21 May 2020 Parshas Bamidbar – Me, You, Am Yisrael
This week’s parsha, Parshas Bamidbar, is always read the Shabbos before Shavuos. Many reasons have been given to explain the connection between Bamidbar and Shavuos.
R’ Dr. Abraham J. Twerski writes, “The first portion of Bamidbar is generally read before Shavuos, the holiday which commemorates the giving of the Torah at Sinai. Inasmuch as there are no coincidences, we may assume that this portion (Bamidbar) is a prerequisite for receiving the Torah.
“In relating the episode at Sinai, the Torah states: וַיִּחַן-שָׁם יִשְׂרָאֵל, נֶגֶד הָהָר, and Israel camped there, opposite the mountain (Shemos 19:2). The Torah uses the singular (lashon yachid, וַיִּחַן), lit. he camped, rather than vayachanu (lashon rabim), they camped. [How can a nation of upwards of two million people be described as encamping as one, in the singular?] Rashi (ibid) explains: כְּאִישׁ אֶחָד בְּלֵב אֶחָד – they camped like one man with one heart; the singular language indicating that all the Israelites were united as one person. It is this unity that made them worthy of receiving the Torah.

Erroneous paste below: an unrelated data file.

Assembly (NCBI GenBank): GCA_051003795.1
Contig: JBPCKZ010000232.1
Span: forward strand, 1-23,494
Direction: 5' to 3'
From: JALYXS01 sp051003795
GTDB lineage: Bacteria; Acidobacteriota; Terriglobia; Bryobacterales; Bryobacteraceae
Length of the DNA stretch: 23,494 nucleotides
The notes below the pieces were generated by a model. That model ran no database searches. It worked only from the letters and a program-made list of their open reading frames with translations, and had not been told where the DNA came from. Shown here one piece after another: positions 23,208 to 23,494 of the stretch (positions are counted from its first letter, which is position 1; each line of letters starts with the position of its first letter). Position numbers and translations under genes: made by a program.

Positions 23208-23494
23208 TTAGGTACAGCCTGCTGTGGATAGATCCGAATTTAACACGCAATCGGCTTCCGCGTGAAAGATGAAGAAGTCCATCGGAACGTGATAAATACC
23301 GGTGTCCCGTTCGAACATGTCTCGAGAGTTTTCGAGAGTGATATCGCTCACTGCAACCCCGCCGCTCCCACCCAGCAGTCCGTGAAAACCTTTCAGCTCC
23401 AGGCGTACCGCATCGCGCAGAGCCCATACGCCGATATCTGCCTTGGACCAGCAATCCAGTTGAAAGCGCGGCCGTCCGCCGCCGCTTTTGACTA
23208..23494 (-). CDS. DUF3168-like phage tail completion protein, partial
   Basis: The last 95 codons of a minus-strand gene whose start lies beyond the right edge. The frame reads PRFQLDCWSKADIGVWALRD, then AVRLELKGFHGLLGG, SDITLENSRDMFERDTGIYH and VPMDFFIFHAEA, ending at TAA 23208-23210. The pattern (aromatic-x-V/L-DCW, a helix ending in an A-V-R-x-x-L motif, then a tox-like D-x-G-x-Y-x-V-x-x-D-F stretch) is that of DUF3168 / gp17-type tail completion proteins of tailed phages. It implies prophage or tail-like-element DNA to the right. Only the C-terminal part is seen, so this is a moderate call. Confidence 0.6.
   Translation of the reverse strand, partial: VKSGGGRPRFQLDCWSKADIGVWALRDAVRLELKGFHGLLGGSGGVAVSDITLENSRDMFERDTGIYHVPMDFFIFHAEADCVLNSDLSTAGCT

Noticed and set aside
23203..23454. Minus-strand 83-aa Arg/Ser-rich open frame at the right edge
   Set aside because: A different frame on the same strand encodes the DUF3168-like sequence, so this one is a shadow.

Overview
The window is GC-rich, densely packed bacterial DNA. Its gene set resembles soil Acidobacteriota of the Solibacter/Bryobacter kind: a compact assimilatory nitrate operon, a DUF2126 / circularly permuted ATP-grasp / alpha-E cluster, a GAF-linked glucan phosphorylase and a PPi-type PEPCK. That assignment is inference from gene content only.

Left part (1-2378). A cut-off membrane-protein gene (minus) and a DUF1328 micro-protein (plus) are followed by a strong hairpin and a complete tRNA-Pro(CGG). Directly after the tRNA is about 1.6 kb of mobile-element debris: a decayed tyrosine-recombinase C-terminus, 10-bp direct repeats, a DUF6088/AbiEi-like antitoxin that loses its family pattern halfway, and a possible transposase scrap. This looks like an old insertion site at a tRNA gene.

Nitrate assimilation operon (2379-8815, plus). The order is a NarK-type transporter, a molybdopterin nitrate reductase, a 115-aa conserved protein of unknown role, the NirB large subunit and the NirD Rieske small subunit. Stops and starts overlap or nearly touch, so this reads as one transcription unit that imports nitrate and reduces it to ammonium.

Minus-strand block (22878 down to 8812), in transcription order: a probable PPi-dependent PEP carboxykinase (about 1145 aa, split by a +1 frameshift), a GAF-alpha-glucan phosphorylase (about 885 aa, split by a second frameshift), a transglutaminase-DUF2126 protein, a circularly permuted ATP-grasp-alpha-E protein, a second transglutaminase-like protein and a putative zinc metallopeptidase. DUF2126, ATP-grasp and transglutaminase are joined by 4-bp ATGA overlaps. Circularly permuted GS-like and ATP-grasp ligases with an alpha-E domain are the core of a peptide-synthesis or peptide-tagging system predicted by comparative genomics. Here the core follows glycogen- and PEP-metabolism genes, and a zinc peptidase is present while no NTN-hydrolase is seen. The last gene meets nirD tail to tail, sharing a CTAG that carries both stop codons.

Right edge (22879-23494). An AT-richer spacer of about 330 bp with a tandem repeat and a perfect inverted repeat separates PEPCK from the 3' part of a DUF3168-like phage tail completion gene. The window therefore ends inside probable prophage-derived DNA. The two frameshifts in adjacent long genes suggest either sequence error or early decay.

“There is nothing so dear to G-d as unity among His children. So much so, that the Gemara states that when Jews are united, G-d forgives even their gravest sins. Furthermore, the Sages teach, ‘אֵין לָךְ אָדָם שֶׁאֵין לוֹ שָׁעָה, וְאֵין לָךְ דָּבָר שֶׁאֵין לוֹ מָקוֹם – You have no person without his hour and no thing without its place’ (Pirkei Avos 4:3). One of the chassidic masters asked, ‘If every person has a specific time and place, why is there so much dissension among us?’ He answered, ‘Because many people are envious of others, and wish to occupy their (i.e.: the other person’s!) time and place.’ If we were free of envy, we might achieve the coveted unity.
What, then, is the connection between Parshas Bamidbar and Shavuos, Zman Matan Torasainu?